Elmer L. Jorgenson (1886-1968)

Elmer L. Jorgenson (1886-1968)

The following article came from the January 1946 “Missionary Messenger.” 

NINETEEN HUNDRED FIFTY-TWO years ago – there being an error of four years in our common calendar — there was born in Bethlehem, the city of David, the Saviour who is Christ the Lord. The angel of heaven spoke of peace and good will at his coming, and representatives of the human classes, Plebian and Patrician, the shepherds and the wise men, came to adore him.

What kind of a world was it into which the Saviour was born? What was the need that the son of God should come incarnate, and what was the moral and spiritual state of mankind? Three solemn facts will tell the story.

  1. All had sinned. There was not a man or a woman in the world, a boy or a girl of accountable age, that had not done that which was wrong in the sight of God. This is the dark background of Paul’s gospel in the book of Romans:

“There is none that doeth good, no, not so much as one . . For all have sinned, and fall short of the glory of God.”

  1. The second thing is this, that sin had wrought fearful consequences in the lives of men. Sin was finding men out — in their consciences, in their minds, in their bodies, in their children, in their homes, and in the hopeless dying hour.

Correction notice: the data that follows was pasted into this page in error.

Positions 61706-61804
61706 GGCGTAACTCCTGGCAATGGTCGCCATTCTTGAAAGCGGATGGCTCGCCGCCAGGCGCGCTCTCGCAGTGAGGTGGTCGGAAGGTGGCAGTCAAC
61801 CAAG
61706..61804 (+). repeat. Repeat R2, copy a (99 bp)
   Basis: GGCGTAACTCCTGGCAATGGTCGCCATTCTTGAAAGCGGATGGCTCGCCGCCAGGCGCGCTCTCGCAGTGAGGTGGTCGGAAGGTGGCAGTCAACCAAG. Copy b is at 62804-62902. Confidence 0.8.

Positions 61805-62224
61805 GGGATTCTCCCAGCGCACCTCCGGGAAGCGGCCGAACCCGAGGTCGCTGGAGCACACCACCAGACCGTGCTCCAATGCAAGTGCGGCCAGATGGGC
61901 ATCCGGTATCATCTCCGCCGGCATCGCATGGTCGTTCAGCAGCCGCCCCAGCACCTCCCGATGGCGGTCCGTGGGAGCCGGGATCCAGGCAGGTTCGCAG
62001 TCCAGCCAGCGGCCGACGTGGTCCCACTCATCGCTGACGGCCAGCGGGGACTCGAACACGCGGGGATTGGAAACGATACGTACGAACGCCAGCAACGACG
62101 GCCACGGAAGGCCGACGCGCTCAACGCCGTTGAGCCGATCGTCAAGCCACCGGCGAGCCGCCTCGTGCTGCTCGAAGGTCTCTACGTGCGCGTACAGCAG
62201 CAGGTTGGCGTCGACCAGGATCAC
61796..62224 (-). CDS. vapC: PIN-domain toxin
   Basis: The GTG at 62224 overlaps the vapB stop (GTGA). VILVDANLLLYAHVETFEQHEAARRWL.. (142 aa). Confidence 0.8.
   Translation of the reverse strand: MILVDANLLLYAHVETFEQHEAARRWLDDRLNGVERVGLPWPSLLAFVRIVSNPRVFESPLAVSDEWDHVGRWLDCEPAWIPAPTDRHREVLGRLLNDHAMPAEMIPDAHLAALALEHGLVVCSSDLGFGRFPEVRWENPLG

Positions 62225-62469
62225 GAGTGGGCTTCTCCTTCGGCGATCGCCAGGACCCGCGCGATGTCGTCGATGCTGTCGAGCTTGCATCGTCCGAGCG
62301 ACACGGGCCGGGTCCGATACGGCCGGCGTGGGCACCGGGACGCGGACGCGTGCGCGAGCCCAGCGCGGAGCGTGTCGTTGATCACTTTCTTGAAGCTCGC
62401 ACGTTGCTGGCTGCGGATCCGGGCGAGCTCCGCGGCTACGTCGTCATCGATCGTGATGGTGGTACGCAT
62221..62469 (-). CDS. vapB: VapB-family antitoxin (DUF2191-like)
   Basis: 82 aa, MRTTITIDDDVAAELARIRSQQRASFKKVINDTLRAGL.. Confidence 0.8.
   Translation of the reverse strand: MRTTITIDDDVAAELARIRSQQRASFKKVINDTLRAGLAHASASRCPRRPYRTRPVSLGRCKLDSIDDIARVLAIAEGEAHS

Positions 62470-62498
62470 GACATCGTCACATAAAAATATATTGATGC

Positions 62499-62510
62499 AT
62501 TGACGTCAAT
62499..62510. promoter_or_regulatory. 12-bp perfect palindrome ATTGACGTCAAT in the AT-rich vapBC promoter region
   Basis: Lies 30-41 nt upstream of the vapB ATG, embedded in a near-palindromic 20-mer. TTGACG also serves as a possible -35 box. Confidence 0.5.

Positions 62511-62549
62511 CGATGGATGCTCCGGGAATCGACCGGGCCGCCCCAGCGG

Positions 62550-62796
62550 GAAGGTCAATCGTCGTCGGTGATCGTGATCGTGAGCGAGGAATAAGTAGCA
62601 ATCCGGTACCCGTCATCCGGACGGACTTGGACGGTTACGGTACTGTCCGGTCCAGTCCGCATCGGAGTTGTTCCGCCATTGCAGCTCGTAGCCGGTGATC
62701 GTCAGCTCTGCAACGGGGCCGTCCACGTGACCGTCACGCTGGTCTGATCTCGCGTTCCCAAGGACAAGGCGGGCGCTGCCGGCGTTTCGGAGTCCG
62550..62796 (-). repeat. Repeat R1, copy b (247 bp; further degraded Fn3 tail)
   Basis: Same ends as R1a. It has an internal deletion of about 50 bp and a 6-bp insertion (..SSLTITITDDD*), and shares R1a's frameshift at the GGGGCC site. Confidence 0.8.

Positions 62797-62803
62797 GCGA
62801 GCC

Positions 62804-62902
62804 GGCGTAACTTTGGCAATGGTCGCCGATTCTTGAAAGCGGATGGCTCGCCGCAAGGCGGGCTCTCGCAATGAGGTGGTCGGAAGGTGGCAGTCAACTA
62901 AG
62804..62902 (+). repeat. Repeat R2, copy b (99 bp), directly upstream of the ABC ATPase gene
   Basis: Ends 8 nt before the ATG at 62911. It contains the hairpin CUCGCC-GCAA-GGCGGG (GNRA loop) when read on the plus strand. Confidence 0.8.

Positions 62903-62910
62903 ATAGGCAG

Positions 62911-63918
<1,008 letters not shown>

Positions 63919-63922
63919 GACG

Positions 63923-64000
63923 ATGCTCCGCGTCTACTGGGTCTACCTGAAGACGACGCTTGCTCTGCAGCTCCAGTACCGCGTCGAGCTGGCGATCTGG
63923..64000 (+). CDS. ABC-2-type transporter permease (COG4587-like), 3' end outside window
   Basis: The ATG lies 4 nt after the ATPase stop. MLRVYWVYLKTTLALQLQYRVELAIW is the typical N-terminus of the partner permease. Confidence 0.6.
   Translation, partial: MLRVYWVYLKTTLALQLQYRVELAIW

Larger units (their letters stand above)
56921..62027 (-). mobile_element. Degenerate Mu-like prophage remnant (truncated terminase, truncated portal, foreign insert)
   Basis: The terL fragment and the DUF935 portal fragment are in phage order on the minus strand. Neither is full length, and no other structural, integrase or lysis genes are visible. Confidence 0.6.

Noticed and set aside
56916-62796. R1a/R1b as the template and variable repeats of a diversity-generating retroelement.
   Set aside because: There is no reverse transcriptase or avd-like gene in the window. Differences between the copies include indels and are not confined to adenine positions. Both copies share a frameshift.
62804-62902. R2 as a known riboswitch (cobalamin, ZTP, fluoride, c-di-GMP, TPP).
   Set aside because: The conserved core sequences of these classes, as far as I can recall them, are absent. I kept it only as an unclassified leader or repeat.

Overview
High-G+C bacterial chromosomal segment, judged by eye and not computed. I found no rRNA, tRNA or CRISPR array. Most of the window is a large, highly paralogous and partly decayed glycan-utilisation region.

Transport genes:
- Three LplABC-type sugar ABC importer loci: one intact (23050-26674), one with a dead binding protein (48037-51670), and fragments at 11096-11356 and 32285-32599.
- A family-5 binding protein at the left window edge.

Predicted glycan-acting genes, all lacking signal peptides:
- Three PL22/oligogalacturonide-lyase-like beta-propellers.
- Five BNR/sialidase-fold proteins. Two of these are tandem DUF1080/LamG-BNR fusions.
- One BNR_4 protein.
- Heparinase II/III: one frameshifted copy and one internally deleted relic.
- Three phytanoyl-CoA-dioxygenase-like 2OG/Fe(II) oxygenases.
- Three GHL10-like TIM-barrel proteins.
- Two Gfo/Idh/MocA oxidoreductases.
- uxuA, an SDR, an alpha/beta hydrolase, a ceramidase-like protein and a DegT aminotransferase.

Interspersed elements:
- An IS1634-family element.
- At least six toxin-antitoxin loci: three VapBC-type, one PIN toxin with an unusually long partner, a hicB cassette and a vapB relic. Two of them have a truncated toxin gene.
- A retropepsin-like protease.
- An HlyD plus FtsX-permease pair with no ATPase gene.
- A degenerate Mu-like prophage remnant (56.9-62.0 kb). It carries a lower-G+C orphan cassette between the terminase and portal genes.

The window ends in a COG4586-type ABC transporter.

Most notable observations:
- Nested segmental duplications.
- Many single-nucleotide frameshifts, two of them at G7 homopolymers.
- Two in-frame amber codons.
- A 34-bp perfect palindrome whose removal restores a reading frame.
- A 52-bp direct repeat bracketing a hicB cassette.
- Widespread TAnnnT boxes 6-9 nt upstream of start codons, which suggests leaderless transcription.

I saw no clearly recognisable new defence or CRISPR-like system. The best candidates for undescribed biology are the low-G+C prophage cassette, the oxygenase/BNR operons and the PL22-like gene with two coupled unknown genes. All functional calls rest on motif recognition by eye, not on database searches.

It is said of Athens, though at a certain time almost every man was intellectually fit to be a senator, the city was at its lowest moral ebb. It is said that in Rome unspeakably filthy things — things which still occur in the world, but which in our land of Bibles have been driven somewhat under cover by public opinion — it is said that these occurred upon the stage before the public gaze. In many parts of the civilized world woman-kind was but little thought of; and the baby born, if a girl, would often be thrown to the ash heap. It is still so in parts of our modern world, where Christ and the missionaries of the Cross have not gone. For Jesus Christ is especially the woman’s Saviour — not only in the spiritual and eternal sense, but in the social sense. It is not strange that the woman is often more religious than the man, for it is Jesus Christ who gave her a place beside man in the social world. The strange thing is that any woman can lie down to sleep at night without first bending her knees in adoration to Him who lifted her from the dung-hill to the pedestal that she now holds among men.

Such, briefly, were the conditions of society at the first Advent.

  1. There was no one to save. Angels and prophets there had been in the world, philosophers and teachers of morals and ethics there were; but there was no one who could cope with the element of human weakness and moral depravity. Their fingers were not long enough, their arms were not strong enough — there was no one who could help.

In such a scene and such a state, in the long ago and the far away,

“In the beauty of the lilies,

Christ was born across the sea,

With the glory in his bosom,

That, transfigures you and me.”

 “He shall be great,” said the angel Gabriel, “and shall be called Son of the Highest; and the Lord God shall give unto him the throne of his father David.”